The Problem With Short Duration Stretching 

The reason a quick stretch session after a run isn’t enough is because the muscles need to learn how to lengthen and that isn’t possible when you hold a stretch for only 20 seconds. When a muscle is lengthened, nerve signals increase to the brain. The brain sends a signal back, causing muscle fibers to contract and resist the stretch. This is a protective mechanism to prevent a muscle from being pulled. When holding a pose for 3-5 minutes the brain understands that the stretch is intentional and safe. The muscles can then relax and the body can deepen into a pose.

Below are a few yoga poses that strengthen and lengthen specific muscles that attain to runners. One hour of yoga a week can improve the quality of your runs significantly (but the more the better!)

Extended Triangle

While Standing, slide right foot 3-4 feet back. Turn right foot 30-90 degrees right. 
Place left hand on shin or the ground. Keep thighs firm, buttocks relaxed and knees soft. 
Reach right arm forwards, then up.
Extend spine on inhales, rotate spine on exhales
Take 6-10 breaths, then switch sides. 

Standing Forward Fold

Place feet 6-12 inches apart, keep feet parallel and knees slightly bent. Hang over the legs. 
Extend hands for the ground and relax the neck by tucking the chin.
Inhale the chest away from the belly towards the knees. Extend the spine.
Exhale and hang. Keep big toes, pinky toes and heels down. 
Hand for 6-10 slow, long breaths. 


From Downward Dog or plank move left knee to left wrist and right leg back as far as possible.
Move left heel towards right hip. Rest left shin on floor then lower hip.
Place forearms on the ground with elbows under the shoulders. Move hips gently left and right to release hips and rear end.
Raise upper body by pressing down through palms. Relax the elbows and settle hands and shoulders. 
Maintain for 6-10 breaths, then switch sides. 

Knee Pain? How To Train Smart

Do you or someone you know suffer from knee pain? A common knee issue for many American's is patellar tracking of the knee. Patellar tracking can be fixed through proper activation, strengthening and lengthening of specific muscles that will help realign the knee. Whether you are training for a marathon, triathlon, bike race or just wanting to move more pain free throughout the day this discussion will include the skeletal anatomy of the knee joint associated with patellar tracking, the muscles involved and how to train smart for an effective and productive workout.    

The anatomy of the knee joint is very sophisticated. The patella is located between the femur and the tibia and fibula. The kneecap is held in place in the front of the knee joint by tendons on the top and bottom and by ligaments on the sides. A layer of cartilage also lines the underside of the kneecap. The muscles and tendons related to a patellar tracking problem include the iliotibial band (IT Band), the hamstring tendon, quadriceps muscles and tendon, the lateral patellar retinaculum and the patellar tendon.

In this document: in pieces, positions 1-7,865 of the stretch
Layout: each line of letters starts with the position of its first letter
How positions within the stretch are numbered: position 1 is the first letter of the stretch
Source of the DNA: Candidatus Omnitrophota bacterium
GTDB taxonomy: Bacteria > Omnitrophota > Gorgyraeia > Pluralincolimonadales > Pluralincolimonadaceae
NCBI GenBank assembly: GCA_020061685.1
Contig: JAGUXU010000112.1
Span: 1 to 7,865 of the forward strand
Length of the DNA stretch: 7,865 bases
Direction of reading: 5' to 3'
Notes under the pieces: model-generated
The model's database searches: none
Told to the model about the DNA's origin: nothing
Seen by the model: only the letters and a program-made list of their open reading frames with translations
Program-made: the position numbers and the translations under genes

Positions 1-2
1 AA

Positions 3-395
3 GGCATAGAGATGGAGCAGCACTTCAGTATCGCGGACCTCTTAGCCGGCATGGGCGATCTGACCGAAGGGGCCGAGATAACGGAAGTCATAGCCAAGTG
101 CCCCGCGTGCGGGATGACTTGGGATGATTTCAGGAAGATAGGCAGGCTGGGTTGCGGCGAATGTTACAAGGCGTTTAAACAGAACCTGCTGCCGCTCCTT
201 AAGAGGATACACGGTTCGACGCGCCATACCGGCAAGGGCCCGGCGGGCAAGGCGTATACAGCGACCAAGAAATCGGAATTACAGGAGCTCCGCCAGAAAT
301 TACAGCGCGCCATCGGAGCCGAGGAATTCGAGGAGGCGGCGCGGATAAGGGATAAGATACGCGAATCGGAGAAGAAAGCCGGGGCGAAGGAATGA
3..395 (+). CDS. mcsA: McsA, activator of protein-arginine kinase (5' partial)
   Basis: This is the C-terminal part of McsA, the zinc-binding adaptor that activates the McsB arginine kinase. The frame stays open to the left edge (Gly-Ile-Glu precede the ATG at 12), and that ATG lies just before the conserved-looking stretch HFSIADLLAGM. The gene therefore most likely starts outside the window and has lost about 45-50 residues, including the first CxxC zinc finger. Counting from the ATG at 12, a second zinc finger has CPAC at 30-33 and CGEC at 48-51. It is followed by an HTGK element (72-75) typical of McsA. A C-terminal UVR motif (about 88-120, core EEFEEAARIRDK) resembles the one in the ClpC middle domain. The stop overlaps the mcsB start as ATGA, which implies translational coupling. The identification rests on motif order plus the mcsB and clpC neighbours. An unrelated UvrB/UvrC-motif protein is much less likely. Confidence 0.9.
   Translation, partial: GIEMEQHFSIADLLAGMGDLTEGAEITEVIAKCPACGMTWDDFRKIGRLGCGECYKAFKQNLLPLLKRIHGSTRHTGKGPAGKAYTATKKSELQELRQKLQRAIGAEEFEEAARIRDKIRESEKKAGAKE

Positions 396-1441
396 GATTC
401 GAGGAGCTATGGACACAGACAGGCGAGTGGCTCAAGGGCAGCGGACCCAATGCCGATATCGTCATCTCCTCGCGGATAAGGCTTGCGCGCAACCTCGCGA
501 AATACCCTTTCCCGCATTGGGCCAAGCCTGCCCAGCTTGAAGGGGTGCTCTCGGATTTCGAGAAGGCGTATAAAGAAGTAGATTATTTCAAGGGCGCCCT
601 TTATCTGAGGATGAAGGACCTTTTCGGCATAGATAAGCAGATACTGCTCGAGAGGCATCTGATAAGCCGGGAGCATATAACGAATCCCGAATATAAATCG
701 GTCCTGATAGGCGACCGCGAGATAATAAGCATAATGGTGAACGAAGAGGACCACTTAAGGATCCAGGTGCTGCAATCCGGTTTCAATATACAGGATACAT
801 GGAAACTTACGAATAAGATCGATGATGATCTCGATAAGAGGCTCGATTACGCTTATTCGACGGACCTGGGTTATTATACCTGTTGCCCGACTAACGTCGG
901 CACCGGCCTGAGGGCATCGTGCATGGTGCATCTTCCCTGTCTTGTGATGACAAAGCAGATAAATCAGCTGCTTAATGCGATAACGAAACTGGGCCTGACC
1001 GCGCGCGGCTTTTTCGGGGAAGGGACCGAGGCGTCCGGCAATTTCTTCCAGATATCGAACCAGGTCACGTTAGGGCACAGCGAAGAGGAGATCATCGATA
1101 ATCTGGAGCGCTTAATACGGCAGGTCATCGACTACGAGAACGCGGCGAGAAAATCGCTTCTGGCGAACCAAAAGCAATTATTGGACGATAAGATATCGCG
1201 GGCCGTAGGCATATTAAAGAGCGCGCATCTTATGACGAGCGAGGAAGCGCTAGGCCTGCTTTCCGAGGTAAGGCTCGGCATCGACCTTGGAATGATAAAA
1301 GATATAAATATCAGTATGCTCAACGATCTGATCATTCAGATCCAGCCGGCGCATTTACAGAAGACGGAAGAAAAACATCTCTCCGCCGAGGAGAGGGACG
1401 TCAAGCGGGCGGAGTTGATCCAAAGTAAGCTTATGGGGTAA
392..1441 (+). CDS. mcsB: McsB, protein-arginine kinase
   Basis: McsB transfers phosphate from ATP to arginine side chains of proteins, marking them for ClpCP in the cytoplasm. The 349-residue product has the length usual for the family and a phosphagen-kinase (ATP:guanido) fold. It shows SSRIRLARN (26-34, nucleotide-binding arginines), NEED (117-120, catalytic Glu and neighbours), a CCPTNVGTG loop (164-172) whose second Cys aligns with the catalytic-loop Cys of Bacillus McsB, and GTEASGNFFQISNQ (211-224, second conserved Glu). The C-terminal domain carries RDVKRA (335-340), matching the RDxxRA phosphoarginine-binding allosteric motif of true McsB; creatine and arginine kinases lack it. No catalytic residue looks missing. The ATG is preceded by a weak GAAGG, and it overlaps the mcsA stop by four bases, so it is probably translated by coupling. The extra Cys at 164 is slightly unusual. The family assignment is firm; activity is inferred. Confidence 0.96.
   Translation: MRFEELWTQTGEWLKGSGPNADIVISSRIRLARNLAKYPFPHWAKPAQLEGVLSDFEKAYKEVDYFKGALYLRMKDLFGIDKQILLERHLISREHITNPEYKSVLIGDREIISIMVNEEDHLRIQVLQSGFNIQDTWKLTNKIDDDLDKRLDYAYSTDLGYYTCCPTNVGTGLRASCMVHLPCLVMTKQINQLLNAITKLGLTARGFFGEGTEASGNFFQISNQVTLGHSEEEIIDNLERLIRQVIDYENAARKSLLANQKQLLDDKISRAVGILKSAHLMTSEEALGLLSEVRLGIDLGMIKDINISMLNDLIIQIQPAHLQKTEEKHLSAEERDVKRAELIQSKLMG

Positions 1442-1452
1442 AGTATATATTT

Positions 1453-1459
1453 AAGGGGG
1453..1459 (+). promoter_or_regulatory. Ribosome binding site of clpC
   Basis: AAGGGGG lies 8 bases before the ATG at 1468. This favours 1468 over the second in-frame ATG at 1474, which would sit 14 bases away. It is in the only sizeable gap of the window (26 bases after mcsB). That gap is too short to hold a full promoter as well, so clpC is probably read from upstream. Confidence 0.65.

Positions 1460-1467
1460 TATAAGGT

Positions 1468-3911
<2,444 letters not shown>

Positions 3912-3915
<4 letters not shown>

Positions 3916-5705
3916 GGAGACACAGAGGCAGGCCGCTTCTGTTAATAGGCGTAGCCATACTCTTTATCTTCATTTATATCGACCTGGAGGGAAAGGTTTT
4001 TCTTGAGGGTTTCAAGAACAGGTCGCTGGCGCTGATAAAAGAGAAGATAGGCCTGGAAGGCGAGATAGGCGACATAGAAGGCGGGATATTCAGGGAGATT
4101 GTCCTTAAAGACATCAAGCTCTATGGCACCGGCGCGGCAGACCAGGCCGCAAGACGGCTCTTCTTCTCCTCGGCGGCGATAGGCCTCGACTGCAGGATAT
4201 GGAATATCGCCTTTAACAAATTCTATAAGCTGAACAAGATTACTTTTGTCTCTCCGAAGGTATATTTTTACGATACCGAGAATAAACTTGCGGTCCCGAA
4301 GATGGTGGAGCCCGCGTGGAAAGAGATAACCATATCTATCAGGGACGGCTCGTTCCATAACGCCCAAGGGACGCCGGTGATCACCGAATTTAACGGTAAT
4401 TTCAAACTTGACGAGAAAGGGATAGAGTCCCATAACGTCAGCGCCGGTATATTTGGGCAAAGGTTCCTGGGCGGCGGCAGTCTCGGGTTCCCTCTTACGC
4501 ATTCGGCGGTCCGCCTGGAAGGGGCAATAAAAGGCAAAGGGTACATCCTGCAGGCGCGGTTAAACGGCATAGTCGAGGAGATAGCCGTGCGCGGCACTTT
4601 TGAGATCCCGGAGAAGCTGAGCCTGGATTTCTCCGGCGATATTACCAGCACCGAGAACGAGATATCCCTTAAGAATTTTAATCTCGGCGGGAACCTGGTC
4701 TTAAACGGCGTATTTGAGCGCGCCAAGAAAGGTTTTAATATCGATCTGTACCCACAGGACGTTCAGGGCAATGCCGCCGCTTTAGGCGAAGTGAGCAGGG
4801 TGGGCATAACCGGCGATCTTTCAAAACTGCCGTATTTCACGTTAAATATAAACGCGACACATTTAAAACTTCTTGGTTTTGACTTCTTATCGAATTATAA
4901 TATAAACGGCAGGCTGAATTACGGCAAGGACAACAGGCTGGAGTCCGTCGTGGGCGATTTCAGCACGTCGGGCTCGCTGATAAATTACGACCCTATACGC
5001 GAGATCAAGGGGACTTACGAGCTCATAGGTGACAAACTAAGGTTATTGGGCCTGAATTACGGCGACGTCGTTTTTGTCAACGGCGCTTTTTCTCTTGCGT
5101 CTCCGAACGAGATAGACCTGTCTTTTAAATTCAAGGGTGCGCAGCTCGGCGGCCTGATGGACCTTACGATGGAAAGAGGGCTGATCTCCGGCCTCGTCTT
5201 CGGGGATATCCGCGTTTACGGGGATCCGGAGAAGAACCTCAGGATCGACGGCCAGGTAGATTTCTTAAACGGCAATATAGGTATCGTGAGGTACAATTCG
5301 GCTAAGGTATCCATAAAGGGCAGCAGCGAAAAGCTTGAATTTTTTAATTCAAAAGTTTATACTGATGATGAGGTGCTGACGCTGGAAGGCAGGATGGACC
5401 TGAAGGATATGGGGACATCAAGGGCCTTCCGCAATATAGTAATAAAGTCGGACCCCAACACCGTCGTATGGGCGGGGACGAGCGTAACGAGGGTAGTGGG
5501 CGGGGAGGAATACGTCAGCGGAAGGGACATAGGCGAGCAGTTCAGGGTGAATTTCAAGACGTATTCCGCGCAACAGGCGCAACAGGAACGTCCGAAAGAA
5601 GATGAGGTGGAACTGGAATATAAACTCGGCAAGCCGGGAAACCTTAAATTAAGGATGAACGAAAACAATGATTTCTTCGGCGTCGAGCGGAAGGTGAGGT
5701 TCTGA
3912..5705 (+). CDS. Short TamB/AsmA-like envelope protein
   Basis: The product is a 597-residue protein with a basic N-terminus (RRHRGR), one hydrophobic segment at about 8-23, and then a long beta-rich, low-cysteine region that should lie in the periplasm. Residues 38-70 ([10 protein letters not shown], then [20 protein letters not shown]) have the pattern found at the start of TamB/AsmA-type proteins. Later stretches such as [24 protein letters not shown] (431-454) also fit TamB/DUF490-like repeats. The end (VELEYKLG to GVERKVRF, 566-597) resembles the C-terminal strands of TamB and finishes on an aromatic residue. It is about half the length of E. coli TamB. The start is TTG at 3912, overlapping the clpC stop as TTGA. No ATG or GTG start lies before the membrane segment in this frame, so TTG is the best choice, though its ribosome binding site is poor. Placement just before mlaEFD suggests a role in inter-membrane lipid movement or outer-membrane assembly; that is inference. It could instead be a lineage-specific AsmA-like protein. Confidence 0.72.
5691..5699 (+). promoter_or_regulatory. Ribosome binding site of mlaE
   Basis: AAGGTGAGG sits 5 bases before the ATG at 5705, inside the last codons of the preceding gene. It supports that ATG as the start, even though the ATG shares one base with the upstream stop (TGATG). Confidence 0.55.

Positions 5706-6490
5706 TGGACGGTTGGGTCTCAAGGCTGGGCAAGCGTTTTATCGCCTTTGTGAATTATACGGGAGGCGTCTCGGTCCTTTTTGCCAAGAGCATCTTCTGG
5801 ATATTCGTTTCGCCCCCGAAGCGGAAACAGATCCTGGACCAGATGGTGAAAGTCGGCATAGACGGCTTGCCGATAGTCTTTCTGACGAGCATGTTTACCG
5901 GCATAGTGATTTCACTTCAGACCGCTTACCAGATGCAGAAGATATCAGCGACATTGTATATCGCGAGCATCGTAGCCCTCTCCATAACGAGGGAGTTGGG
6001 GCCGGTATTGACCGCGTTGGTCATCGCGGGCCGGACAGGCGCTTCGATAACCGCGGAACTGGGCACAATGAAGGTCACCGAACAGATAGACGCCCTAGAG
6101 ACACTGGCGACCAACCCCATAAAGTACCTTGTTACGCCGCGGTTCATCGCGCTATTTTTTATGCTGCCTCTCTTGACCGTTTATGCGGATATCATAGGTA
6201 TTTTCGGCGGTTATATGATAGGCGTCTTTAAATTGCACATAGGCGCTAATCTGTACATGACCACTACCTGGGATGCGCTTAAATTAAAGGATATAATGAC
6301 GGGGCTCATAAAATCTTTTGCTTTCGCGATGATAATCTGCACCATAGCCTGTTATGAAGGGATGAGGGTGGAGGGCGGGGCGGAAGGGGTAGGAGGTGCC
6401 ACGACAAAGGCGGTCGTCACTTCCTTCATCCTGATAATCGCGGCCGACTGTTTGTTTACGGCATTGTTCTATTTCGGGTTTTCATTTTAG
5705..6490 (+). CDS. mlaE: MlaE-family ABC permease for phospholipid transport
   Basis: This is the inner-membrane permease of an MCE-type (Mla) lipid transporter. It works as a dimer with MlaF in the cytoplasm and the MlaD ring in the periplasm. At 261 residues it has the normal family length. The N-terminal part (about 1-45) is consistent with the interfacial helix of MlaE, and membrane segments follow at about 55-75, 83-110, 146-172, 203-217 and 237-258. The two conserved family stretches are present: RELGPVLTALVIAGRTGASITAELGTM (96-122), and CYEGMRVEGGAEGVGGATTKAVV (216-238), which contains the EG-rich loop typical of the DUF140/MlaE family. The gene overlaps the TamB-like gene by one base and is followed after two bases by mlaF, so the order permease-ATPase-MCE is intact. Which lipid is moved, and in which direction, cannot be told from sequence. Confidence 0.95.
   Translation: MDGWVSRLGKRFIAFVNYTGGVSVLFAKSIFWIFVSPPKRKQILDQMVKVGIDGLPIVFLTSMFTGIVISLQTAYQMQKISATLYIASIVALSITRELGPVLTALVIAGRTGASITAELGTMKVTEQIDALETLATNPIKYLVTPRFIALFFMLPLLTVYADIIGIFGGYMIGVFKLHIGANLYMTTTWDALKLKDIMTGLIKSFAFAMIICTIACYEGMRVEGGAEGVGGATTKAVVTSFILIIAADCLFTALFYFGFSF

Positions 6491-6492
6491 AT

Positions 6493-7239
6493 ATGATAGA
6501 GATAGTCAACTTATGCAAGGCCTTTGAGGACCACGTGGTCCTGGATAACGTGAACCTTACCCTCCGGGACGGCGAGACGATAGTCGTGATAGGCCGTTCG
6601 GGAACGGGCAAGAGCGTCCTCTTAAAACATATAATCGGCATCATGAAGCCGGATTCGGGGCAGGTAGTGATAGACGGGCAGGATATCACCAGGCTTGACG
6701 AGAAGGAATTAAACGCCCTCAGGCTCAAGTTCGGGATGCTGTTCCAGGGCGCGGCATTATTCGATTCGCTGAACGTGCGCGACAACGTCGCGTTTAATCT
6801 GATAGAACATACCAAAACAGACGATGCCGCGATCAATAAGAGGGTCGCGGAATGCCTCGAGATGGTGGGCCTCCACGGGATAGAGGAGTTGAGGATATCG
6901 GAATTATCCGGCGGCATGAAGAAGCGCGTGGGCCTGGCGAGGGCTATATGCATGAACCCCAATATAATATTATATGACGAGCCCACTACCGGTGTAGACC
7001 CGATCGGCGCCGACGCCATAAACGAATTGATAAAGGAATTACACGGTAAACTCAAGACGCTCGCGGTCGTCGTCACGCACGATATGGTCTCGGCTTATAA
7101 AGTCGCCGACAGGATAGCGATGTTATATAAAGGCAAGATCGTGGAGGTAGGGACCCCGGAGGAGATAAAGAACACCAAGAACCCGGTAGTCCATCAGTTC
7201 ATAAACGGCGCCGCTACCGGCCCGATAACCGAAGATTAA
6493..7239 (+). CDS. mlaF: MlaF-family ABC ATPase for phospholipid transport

The quadriceps muscles are hugely related to patellar tracking disorder because they stabilize the kneecap. Patellar tracking disorder is usually caused by a combination of things. The shape of the patella, too loose or too tight of muscles and tendons in the leg and overuse are typical causes of a patellar tracking problem. 

There are a few exercises to perform to help build knee stabilization to correct a tracking problem. One option is to strengthen the quadricep muscles by doing leg extensions, slow squats and single leg exercises. If the patella shifted towards the inside of the leg, performing wall sits with a small ball placed in between the knees will help strengthen the inside of the thigh (vastus medialis) muscle which in return will help externally rotate the knee for realignment. 

Bad Posture? Here's How To Correct It.

List of Corrective Exercises For The Above Postures: 

Sway Back

-Increase mobility at the hips, specifically hip flexion.
-Increase strength of the gluteus maximus.
-Decrease length of the external obliques and reduce dominance of the rectus abdominis.
-Strengthen the short hip flexors (psoas).

-Side Plank Hip Ups
-Single Leg March in Bridge

Lumbar Lordosis

-Increase hip flexor flexibility
-Increase core strength.
-Increase lower back flexibility. 

-Quad Stretch
-On back, bring knees into chest 
-Abdominal Crunch
-Oblique Crunch 

Thoracic Kyphosis

-Strengthening of the thoracic vertebral column extensors.
-Stretching of vertebral column flexors. 
-Increase core strength.
-Improve trunk mobility.

- Supermans
-Seated Row
-Torso Rotation 
-Side Plank Hip Ups
-Abdominal Crunches 

Forward Head

-Stretching of the anterior neck muscles. 
-Stretching of the pectoralis muscles. 
-Strengthening back muscles including erector spinae, latissimus dorsi, rhomboids and posterior deltoids.  

- Pectoralis Stretch on Wall
- Chin Retractions
-Seated Row
-Dumbell Fly's 
-Arm Circles
-Head Nodding yes, no, up & down
-Head Tilts Side to Side